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What to Do When a Spouse Does Not Agree to a Pro Se Divorce in Florida?

Date Posted: March 5, 2023 5:10 am

What to Do When a Spouse Does Not Agree to a Pro Se Divorce in Florida?

Terminating marriage involves undergoing a legal procedure in or out of court, depending on your preferences and the relationship between you and your spouse.

Florida law allows couples ending their matrimony to choose a pro se divorce, saving them valuable time, energy, and money.

But what happens when your spouse will not agree to a pro se divorce?

The article discusses the nature of pro se divorce in Florida and available options if your spouse refuses to sign divorce papers.

What Is a Pro Se Divorce?

A pro se divorce is a procedural form allowing spouses to undergo divorce without legal representation. In Florida, divorcing spouses can represent themselves in court, avoiding attorney fees and saving significant money. It enables spouses with tight budgets to navigate the legal procedure without lawyers.

Divorcing pro se has its advantages besides its cost-effectiveness. Going through the process without vindictive trial attorneys often leads to quicker resolution and increases the chances of settling. On the other hand, there are downsides too. In complex cases (involving high-net assets division), spouses have trouble dealing with financial and tax-related issues without professional legal help.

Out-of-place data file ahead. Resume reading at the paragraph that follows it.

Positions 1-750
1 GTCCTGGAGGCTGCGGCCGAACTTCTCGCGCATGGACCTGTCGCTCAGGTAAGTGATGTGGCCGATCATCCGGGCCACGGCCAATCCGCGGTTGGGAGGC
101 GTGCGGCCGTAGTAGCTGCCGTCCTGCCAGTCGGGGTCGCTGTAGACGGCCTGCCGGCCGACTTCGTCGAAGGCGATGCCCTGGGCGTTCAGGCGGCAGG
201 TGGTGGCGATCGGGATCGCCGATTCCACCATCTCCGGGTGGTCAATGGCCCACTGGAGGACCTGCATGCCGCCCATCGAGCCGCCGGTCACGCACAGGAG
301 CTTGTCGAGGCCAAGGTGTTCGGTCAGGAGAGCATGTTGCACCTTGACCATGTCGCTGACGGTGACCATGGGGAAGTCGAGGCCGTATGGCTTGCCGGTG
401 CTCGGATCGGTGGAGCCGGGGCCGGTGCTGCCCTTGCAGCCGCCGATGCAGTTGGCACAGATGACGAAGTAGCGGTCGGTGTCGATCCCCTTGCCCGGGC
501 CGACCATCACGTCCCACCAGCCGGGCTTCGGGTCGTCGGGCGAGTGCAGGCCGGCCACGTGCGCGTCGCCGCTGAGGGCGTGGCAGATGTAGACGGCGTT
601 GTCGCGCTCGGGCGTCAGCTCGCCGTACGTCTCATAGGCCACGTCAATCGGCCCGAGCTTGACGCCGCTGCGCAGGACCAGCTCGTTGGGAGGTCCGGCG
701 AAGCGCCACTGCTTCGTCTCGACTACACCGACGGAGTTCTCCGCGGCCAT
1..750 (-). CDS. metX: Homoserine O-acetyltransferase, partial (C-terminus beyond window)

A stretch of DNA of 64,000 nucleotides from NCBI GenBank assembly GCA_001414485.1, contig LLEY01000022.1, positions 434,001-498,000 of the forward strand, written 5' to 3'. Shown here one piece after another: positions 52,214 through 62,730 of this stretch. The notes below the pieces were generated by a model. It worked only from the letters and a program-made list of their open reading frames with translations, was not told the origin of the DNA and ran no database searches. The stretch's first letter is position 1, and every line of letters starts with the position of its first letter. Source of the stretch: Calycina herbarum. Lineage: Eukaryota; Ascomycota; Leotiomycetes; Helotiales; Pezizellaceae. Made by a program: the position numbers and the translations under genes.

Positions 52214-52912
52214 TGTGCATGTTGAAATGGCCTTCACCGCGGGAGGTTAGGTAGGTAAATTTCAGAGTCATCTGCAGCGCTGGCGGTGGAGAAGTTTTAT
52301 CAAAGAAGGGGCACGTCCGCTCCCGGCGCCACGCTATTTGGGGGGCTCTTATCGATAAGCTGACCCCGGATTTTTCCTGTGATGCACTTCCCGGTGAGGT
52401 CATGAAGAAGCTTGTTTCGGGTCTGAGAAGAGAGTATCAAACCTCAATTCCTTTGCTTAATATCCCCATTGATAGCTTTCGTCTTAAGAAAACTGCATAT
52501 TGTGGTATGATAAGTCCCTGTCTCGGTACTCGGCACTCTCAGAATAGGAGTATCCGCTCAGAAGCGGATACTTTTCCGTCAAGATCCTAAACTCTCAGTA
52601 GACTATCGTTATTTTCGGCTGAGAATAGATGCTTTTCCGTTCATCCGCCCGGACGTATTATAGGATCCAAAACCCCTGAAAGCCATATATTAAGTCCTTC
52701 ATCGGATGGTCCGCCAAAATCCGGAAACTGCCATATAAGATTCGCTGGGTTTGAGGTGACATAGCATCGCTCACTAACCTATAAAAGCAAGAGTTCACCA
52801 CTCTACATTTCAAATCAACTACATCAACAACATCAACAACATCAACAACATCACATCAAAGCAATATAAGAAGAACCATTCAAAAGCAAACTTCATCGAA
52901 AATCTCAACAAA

Is a Pro Se Divorce Uncontested?

A pro se divorce is not necessarily uncontested, meaning you can initiate a divorce procedure representing yourself even if there is no agreement between you and your spouse regarding the issues such as child custody, parental time, child support, alimony, and marital property division.

However, any disagreement about mentioned issues triggers a dispute – which parties typically resolve in an adversarial court setting. Resolving conflicts in court requires professional legal assistance because dealing with marital property division, child custody, and alimony involves complex legal and financial aspects for which non-lawyers are ill-prepared.

Therefore, you can represent yourself in a contested divorce, but given the issues surrounding a disputed marriage dissolution, you will be better off with professional legal representation. On the other hand, being on the same page regarding vital divorce-related issues mean you can safely go into the process without a lawyer. That is why most uncontested divorces are pro se and vice versa.

Is a Pro Se Divorce Uncontested

Why Your Spouse Will Not Agree to a Pro Se Divorce?